Why you should join the campaign to stop Ecocash from robbing Zimbabweans


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A petition to persuade the government to look into the operations of Ecocash because it is allegedly robbing Zimbabweans of millions of dollars seems to be gaining traction but some might feel that it has nothing to do with them.

The truth, however, is that Ecocash affects you even if you do not have an account with them or even with any bank.

Last year, for example, President Emmerson Mnangagwa said the government had reined in the company after they discovered that it had created $8.4 billion in phantom money.

This was creating havoc within the market and was responsible for price hikes which affected every consumer.

Eddie Cross who was a member of the Monetary Policy Committee at the time said that the central bank had discovered that in February alone last year, 96 bulk payers had transferred $3.8 billion.

Ecocash had 75 000 agents buying foreign currency and they were paying 200:1 to the greenback which the black market does not pay even today.

The petition to take Ecocash to account was launched by John Duplessis because over 6 million Zimbabweans on the Ecocash platform lose money at least once a week from an incomplete transaction.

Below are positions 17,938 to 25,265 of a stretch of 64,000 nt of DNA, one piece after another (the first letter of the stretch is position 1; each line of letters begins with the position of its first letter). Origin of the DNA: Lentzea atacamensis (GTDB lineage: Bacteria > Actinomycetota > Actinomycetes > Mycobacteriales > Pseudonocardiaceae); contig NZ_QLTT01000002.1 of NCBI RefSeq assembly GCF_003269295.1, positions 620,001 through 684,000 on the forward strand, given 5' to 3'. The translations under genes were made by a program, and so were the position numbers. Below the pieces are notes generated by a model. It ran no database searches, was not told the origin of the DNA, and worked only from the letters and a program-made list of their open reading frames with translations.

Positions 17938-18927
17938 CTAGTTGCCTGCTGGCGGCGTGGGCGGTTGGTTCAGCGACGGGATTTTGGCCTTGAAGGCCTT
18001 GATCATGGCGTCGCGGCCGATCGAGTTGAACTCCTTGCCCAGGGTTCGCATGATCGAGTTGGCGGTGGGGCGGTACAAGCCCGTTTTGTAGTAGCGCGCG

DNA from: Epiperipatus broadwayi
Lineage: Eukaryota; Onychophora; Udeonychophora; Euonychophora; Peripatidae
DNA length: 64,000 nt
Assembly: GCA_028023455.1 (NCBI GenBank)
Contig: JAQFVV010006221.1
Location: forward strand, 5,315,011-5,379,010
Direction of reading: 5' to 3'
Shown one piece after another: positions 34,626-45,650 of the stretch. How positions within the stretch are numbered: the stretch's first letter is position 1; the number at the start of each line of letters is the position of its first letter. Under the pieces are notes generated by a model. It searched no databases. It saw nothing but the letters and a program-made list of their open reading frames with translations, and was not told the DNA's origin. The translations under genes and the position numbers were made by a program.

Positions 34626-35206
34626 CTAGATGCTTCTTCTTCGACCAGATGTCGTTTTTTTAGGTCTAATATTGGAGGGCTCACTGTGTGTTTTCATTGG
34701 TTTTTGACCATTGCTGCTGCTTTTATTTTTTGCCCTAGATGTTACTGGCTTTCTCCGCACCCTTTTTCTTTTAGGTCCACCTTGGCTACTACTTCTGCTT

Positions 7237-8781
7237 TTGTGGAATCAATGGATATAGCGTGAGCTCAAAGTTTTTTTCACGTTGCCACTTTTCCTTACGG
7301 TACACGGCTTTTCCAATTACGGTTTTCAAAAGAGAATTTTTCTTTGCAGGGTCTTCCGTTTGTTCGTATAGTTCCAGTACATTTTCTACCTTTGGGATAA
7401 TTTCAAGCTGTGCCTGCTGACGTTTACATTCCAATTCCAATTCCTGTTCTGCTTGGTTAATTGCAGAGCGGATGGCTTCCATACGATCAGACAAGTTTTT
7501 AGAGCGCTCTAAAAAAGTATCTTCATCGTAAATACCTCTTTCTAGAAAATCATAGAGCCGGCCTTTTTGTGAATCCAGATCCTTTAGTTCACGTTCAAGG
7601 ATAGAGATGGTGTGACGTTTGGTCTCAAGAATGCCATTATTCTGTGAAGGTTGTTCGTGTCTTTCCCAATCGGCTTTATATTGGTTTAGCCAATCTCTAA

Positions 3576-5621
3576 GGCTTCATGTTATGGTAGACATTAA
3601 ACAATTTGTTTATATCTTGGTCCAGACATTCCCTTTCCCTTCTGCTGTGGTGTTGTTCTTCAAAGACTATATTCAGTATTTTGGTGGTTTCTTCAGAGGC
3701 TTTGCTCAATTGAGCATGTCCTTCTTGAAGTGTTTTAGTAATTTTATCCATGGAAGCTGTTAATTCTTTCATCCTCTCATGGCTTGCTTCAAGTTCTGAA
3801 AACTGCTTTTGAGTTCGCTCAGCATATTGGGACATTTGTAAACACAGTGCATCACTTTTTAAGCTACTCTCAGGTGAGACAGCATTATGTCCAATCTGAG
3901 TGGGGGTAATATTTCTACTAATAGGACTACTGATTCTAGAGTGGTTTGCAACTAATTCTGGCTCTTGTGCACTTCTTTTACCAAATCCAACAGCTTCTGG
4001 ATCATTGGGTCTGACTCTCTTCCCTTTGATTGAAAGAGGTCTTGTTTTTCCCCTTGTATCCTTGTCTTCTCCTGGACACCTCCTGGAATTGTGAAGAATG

“To make it worse, Econet has deliberately incapacitated their customer service platform so as to frustrate those looking for refunds and eventually give up trying. The phone is never ever answered,” it says.

“Econet is making millions of undeclared profits from the money they are stealing from us every day,” the petition says.  “A simple transaction reversal can take weeks if not months in some instances. Those living in the rural areas have it worse as they have less avenues to claim their money.”

The Insider has joined the petition to get more signatures so that the authorities can act on Ecocash because thousands of Zimbabweans are affected by what Ecocash does every day.

Click this link to join the petition:  https://www.change.org/p/ministry-of-finance-zimbabwe-stop-econet-ecocash-from-robbing-the-people-of-zimbabwe

 

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Charles Rukuni
The Insider is a political and business bulletin about Zimbabwe, edited by Charles Rukuni. Founded in 1990, it was a printed 12-page subscription only newsletter until 2003 when Zimbabwe's hyper-inflation made it impossible to continue printing.

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